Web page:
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Re: Second form of cd.
- X-seq: zsh-users 2305
- From: "Bart Schaefer" <schaefer@xxxxxxxxxxxxxxxx>
- To: zsh-users@xxxxxxxxxxxxxx
- Subject: Re: Second form of cd.
- Date: Wed, 14 Apr 1999 09:02:25 -0700
- In-reply-to: <19990413153219.A20809@xxxxxxxxxxxxxxxxx>
- In-reply-to: <19990413170738.A9872@xxxxxxxxxxxxxxxxxxxx>
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- References: <19990413153219.A20809@xxxxxxxxxxxxxxxxx> <19990413170738.A9872@xxxxxxxxxxxxxxxxxxxx>
On Apr 13, 3:32pm, Larry P. Schrof wrote:
} Subject: Second form of cd.
} I am wondering if this an intentional feature or a bug. I am running
It's the intended behavior. Interpret that as you will.
} When you type 'cd <old> <new>' on the command line, zsh replaces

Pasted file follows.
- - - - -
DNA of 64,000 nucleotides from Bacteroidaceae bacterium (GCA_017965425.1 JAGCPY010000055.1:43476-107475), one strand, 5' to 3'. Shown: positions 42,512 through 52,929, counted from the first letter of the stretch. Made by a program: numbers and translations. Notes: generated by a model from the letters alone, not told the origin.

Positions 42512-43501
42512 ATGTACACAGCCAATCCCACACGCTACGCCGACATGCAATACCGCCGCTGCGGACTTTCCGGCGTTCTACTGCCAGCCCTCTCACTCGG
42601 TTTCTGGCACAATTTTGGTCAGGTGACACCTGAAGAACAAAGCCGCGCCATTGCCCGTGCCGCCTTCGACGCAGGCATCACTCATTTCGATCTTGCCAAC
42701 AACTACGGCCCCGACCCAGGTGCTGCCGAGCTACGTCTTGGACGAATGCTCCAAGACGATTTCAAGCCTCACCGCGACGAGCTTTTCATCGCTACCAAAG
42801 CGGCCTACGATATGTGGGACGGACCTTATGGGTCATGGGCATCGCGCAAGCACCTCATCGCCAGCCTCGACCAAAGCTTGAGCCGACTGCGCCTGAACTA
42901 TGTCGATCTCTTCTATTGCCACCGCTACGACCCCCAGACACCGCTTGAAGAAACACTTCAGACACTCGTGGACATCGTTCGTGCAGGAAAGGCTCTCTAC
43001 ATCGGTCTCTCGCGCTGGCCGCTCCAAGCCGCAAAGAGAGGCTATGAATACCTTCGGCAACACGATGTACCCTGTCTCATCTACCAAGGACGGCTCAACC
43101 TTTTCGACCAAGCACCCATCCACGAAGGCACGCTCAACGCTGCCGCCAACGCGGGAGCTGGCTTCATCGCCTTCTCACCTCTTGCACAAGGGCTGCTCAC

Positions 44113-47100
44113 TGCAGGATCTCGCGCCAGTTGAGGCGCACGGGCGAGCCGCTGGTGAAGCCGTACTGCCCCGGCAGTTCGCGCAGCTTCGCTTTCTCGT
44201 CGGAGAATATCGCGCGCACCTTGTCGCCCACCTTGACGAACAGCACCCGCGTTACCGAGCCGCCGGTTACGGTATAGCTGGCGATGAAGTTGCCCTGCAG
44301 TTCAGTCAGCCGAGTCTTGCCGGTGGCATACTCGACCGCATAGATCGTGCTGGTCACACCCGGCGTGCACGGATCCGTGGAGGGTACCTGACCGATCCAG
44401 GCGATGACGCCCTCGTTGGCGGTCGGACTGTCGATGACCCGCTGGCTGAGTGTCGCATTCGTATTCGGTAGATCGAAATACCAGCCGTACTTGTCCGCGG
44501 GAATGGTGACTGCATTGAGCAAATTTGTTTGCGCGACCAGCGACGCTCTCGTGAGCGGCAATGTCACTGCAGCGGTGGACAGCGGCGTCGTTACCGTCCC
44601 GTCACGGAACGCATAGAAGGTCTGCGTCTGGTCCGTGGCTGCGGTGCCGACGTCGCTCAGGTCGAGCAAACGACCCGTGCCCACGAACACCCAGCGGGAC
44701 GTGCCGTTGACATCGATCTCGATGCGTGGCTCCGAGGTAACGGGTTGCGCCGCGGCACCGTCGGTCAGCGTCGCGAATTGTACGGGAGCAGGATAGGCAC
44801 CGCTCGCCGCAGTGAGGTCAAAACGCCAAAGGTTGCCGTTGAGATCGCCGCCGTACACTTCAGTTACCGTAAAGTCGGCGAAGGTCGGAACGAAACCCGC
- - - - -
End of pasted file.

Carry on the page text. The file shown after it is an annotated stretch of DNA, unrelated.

} only the FIRST occurance of <old> in the directory. I've actually run
} into situations where <old> occurs more than once in $PWD, and I'd
} like <new> to replace this second occurance of old.
The way I usually deal with this is to disambiguate the replacement
string somehow. E.g. suppose the two directories are
"cd src build" attempts to change to ~/build/package/src/subdir/, which
doesn't exist. So instead I type something like
cd src/s build/s
to force the match on the correct substring.
} I am requesting that <new> replace ALL occurances of <old> in $PWD, not
} just the first one.
That would, in many cases, be equally wrong. The best solution for this
On Apr 13, 5:07pm, Sweth Chandramouli wrote:
} Subject: Re: Second form of cd.
} along the same lines, the ^old^new form of history substitution
} replaces just the first instance of old. perhaps a flag of some sort
} (cd -g, maybe, for cd, and ^^old^new for history substitution?) could be
} added to indicate that global replacement should occur?
What's wrong with !!:gs/old/new ? Horrors, four whole extra characters?
Bart Schaefer Brass Lantern Enterprises
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